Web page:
Kepler is using an interesting technique to spot the planets it's trying to find. It's looking for the faint dimming a star's light will undergo as a planet passes in front of it, as seen along Kepler's line of sight.
It's called the transit technique. It's a testament to ever-more sensitive detectors and the ability to put telescopes in space that scientists can use this approach to hunt for planets around stars as far away as 3,000 light years.
But, asks Stuart Hurst in a comment to a post-launch Kepler post, how will Kepler's handlers tell the difference between dimming because a planet has briefly signaled its presence, or because the star has its own version of sunspots?
Enter Todd Klaus, with Kepler's Operations Center at the National Aeronautics and Space Administration's Ames Research Center at Moffett Field in California.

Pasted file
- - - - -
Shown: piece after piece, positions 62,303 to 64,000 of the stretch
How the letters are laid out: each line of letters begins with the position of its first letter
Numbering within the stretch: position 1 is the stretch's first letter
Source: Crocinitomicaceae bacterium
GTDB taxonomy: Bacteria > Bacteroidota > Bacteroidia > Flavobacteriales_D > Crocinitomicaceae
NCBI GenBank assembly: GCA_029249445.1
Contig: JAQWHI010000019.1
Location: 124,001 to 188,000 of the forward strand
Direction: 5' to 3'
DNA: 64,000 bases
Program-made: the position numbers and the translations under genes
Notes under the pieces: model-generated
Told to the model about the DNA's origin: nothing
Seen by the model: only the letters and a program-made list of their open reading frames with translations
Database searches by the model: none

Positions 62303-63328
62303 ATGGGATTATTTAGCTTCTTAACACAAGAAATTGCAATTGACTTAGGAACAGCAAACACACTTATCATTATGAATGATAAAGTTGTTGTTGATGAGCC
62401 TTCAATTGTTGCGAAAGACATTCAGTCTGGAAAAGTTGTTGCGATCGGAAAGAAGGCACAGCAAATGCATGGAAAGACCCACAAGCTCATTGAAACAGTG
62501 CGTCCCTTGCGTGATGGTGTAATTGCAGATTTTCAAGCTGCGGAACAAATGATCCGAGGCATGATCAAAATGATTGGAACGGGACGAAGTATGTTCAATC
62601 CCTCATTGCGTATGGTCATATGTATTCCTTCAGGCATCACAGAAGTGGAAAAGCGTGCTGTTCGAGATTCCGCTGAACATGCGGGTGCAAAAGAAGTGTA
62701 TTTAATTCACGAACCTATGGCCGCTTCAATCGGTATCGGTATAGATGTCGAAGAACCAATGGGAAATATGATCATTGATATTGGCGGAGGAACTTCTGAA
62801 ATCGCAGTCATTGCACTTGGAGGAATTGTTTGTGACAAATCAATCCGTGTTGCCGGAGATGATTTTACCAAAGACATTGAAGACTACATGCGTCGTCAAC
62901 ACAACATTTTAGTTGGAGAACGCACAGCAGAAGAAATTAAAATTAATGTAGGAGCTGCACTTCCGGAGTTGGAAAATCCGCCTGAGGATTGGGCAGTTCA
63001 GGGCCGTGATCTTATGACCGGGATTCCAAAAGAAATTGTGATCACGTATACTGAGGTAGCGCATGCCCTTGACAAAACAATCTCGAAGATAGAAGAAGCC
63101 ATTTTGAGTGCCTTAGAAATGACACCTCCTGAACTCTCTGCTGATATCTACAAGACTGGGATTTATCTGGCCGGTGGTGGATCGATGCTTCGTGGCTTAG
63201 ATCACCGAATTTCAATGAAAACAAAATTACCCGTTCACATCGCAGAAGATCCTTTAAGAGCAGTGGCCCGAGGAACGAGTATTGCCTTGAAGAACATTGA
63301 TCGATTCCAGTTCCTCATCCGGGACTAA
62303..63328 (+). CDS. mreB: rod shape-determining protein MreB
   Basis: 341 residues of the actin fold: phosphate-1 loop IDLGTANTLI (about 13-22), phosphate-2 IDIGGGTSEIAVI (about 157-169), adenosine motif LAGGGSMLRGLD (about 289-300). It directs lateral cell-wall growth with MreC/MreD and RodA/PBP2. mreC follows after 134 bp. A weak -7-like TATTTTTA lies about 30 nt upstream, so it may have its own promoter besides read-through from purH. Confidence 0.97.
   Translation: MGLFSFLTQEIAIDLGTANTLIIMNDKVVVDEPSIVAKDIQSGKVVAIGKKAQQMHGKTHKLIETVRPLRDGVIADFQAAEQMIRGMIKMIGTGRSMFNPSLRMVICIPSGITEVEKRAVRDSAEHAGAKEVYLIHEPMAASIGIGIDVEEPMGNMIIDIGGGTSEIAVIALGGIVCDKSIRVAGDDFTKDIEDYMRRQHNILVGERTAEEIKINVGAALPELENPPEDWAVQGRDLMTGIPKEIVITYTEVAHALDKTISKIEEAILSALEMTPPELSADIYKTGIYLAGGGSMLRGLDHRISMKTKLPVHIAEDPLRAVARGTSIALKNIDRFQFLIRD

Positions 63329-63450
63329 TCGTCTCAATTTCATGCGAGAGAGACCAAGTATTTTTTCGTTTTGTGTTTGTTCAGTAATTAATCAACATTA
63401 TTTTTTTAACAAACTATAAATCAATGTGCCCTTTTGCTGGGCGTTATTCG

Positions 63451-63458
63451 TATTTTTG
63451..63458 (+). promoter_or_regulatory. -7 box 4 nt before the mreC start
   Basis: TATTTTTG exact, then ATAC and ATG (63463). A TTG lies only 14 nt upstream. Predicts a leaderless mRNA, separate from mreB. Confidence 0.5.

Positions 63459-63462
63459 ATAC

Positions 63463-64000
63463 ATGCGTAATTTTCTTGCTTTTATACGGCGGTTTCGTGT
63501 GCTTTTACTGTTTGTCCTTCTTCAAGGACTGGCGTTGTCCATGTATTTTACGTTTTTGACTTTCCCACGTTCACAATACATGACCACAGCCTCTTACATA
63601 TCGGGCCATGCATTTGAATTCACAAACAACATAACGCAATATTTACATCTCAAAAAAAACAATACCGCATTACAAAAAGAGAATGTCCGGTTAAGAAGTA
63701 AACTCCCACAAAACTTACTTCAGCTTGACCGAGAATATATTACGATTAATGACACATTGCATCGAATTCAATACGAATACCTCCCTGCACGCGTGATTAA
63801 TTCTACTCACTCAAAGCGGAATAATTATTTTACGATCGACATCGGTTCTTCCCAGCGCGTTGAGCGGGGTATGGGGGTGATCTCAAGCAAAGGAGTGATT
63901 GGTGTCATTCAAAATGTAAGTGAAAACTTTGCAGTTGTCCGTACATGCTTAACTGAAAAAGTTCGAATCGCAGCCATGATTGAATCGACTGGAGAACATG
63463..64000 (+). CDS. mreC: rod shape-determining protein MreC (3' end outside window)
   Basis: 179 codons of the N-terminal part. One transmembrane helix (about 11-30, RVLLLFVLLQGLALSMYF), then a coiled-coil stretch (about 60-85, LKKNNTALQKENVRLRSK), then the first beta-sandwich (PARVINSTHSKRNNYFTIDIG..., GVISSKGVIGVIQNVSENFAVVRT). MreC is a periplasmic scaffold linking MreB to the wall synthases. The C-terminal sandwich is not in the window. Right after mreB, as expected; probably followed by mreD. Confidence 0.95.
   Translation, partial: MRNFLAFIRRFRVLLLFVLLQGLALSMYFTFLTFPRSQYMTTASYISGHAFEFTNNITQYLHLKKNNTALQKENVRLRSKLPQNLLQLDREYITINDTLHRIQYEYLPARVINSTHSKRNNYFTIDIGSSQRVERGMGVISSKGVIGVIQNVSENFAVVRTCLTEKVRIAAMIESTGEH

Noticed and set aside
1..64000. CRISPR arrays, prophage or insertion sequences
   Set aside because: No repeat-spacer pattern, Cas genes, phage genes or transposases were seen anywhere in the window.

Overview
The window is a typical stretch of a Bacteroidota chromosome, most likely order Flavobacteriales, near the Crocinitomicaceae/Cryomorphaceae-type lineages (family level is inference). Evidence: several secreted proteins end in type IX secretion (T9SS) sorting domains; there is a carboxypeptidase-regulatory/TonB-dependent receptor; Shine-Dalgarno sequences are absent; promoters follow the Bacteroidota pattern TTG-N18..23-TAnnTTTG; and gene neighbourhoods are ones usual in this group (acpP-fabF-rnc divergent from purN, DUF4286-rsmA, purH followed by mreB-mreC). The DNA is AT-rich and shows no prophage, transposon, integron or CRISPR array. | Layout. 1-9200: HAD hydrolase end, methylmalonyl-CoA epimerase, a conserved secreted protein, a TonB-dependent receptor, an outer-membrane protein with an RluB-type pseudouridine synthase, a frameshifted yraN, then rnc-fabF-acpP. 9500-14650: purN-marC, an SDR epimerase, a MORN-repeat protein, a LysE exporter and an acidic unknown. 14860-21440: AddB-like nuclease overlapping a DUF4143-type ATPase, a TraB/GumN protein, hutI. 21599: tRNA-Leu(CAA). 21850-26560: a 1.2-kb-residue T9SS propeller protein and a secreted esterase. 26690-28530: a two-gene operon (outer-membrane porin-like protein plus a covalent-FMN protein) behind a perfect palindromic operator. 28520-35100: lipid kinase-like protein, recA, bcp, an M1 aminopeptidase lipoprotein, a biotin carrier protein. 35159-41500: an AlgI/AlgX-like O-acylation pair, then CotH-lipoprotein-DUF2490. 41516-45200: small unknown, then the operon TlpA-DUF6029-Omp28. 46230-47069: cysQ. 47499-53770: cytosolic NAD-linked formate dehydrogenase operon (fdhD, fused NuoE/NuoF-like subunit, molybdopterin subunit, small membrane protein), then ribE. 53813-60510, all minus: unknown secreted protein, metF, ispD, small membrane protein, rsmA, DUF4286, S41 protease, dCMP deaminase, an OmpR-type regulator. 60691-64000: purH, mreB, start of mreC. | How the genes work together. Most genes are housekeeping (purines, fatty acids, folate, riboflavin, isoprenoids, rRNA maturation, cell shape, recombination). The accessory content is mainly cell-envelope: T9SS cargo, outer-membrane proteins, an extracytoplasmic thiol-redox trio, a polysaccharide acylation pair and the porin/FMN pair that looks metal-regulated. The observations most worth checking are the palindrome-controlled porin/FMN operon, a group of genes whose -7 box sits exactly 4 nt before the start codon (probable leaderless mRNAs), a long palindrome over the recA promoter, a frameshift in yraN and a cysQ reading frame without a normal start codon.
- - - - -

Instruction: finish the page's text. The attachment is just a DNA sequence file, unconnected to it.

In an e-mail exchange, he explains that researchers have a couple of strong clues that what they detect is indeed a planet candidate, and not a "starspot."
"First, the transit duration for planets is much smaller than for spots," he writes. "The transit duration for planets is on the order of hours, whereas the transit duration for spots is on the order of days."
Second, he continues, planets have consistent orbital periods, so they reappear at regular intervals. Starspots do not.
"This is one of the reasons that we want to see at least three transits, equally spaced, before we will say we have a planetary candidate," he adds.
And other astronomers will be using ground-based and space-based telescopes for follow-up work on Kepler's detections. Their different approaches to picking up signs of extrasolar planets will serve as yet another check.
By the way, if you're eager to snag the latest Kepler updates, check out its Twitter posts. A spacecraft twittering? Supposedly it's not good practice to anthropomorphize a telescope, but, hey, what the tweet....